Memories of man with 'firework imagination'

He was one of South Shields' most colourful characters, a man who counted Picasso and George Bernard Shaw among his friends, and who ended his days here in the town.

Tuesday, 27th December 2016, 10:33 am
Updated Thursday, 29th December 2016, 2:08 pm

He is Baron Avro Manhattan, an Italian-born aristocrat, who local film-maker Gary Wilkinson intends making a documentary about.

As part of his research, Gary has been in touch with a family friend of Avro’s, Gunda Kraepelin, who lives in Germany.

I mentioned previously in these pages that Gunda was hoping to shed more light on the life of the Baron, so here is her latest memories of the man.

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“Avro Manhattan’s name when I knew him was Gardini. Here is the result of my thoughtful journey into the past.

“In 1930, when I was not yet a year old, my mother travelled with her children to Lake Maggiore, in Italy. My grandfather, the well-known German psychiatrist Emil Kraepelin, built a villa in the Italian country house-style for his family in 1908.

“Here I spent my childhood, and here I also met Gardini. He was then a radiant young man of about 20 years, attractive, head-to-toe from the sun, and always in a good mood.

“He was reserved and very modest in his demands. He always came dressed in the same uniform: a white shirt, white trousers, shivering around the slender figure, held together by a brown leather belt and worn, brown leather sandals.

“When Gardini appeared with his easel, somewhere along the lake shore, crowds of children and adults from the area gathered around him and marvelled at his ability.

“We children loved Gardini. We called him lovingly ‘our Marsucci’, perhaps in the childlike association with the Martians, of whom he knew such exciting stories.

“His imagination was simply limitless! My mother (who later told me Gardini was ‘the love of her life’) was a hobby painter and they painted together.”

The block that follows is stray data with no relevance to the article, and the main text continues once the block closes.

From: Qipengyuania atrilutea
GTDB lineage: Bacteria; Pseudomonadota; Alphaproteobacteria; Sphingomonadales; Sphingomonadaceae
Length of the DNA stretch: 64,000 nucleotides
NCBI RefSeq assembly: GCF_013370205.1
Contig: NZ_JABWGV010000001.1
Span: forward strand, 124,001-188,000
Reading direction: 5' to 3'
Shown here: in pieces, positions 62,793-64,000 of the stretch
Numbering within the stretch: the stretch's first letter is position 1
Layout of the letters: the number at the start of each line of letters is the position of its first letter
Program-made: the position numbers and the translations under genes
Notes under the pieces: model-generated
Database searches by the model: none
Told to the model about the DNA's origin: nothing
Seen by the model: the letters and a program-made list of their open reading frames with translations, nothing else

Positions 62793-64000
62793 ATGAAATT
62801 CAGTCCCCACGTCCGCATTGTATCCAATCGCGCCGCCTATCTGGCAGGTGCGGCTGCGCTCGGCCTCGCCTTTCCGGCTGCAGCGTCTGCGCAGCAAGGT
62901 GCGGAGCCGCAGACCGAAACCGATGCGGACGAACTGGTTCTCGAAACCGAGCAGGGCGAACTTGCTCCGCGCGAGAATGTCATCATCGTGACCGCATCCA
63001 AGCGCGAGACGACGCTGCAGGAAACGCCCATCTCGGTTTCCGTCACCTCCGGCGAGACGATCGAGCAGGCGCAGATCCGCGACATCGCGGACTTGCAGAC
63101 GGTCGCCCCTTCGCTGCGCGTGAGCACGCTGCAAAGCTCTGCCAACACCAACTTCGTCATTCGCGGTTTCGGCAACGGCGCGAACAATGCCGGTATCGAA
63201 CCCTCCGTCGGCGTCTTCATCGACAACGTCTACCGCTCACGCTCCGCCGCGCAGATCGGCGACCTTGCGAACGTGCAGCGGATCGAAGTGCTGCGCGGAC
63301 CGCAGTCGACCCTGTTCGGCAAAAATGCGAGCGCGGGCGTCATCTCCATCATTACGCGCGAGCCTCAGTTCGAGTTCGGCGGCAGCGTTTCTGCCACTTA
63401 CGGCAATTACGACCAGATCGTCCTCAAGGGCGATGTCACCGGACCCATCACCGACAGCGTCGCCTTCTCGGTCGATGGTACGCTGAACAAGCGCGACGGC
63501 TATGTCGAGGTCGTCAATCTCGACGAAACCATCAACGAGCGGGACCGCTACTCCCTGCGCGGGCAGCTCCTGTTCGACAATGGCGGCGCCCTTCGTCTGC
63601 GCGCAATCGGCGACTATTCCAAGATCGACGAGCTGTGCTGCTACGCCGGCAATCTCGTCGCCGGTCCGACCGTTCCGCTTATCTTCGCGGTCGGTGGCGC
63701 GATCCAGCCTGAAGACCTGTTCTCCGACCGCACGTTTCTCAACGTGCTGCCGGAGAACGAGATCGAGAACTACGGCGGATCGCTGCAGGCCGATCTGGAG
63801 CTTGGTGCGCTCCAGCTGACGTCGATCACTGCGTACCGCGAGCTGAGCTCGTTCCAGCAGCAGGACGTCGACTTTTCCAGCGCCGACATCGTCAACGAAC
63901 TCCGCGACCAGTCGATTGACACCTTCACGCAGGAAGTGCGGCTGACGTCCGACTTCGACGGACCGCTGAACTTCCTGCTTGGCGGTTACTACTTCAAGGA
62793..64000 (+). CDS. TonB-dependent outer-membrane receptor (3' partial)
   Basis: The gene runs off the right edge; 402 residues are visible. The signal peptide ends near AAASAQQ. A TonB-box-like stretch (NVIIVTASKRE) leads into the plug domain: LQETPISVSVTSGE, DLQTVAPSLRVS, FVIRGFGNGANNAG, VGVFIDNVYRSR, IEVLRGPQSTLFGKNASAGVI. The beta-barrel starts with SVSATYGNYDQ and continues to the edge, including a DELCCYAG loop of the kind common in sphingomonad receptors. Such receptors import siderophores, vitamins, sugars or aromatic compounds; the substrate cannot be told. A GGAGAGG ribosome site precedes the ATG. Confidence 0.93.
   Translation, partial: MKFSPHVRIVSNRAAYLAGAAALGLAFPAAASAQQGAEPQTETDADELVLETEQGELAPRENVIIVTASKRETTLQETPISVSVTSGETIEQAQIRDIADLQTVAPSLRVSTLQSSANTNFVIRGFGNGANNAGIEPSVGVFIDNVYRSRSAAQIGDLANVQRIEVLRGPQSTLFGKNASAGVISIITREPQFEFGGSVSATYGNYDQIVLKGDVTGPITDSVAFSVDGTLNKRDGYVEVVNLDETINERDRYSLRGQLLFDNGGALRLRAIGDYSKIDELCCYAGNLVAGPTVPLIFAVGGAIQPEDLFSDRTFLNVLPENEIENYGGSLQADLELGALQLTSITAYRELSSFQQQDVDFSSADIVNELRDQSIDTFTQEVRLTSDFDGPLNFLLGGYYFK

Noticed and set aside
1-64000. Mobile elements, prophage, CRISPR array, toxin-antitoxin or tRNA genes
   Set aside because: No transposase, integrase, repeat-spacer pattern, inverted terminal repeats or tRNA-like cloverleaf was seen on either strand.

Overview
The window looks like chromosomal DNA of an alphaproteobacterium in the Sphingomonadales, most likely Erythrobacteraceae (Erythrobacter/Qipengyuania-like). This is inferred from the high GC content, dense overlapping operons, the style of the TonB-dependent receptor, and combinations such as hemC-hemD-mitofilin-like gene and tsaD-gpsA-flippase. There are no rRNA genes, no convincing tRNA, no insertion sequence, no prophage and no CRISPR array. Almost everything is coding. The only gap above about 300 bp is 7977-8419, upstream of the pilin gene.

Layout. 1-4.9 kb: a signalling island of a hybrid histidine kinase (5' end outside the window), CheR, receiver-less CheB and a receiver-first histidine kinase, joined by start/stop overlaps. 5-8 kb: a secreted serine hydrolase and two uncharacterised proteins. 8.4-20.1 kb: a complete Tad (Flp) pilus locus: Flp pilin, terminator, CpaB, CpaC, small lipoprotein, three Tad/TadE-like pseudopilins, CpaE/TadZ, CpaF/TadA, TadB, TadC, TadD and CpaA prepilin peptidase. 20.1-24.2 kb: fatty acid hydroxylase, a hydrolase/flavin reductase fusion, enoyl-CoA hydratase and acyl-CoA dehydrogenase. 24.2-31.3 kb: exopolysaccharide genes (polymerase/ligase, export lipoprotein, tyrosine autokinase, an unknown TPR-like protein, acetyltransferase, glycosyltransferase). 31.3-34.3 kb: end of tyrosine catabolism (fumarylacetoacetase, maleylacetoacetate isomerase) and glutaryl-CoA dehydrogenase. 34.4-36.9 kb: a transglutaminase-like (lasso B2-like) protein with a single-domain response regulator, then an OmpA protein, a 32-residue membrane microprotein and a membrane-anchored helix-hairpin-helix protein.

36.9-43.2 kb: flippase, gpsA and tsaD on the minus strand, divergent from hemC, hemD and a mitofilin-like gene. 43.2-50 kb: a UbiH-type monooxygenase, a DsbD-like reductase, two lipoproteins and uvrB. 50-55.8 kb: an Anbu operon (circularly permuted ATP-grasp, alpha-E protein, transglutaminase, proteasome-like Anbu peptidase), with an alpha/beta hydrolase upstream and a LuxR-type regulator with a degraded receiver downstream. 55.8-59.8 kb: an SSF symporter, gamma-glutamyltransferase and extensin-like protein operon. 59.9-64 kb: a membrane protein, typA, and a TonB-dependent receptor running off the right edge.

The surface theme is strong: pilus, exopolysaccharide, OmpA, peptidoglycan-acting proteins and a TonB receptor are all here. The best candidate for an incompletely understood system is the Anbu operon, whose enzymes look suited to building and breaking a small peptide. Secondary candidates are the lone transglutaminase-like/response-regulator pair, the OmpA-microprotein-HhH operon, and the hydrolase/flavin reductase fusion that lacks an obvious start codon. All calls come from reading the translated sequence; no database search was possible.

At that, Gardini lived a few houses away from Gunda’s family, on the banks of the lake, with the famous Russian sculptor, Prince Paolo Troubetzkoy, whom he called his uncle.

“Otherwise,” adds Gunda, “he did not tell me about his family, and we did not ask him about it.

“Essentially, Gardini was financed by the low income from his painting, and occasional sales at one of his exhibitions.”

When he left Italy, the Baron moved to London, from where he wrote several letters to Gunda’s mother.

“Then he was silent for many years, and we did not hear of him,” added Gunda.

“In 1943, my mother moved us to Parma, where, at the Goethe Institute, she became a lecturer in German language. We stayed until 1944 before being forced to return to Germany on an adventurous journey through the effects of the war.

“Later I studied and became professor for microbiology at the University of Braunschweig, and then Berlin. Since 1993 I am retired and live today in Cologne.

“Recently I read one of Gardini’s books, written in 1936. It is in Gardini’s typically colourful language, an exciting firework of imaginative, never-ending imagination.

“It is very astonishing for me that Avro ​​Manhattan is hardly known in England as a painter and one finds on the internet only some, little appealing, recent pictures of him. Not one of the beautiful, impressive pictures from his heyday as a painter at Lake Maggiore. For me, this lovable person remains our Marsucci, always alive in my memories.”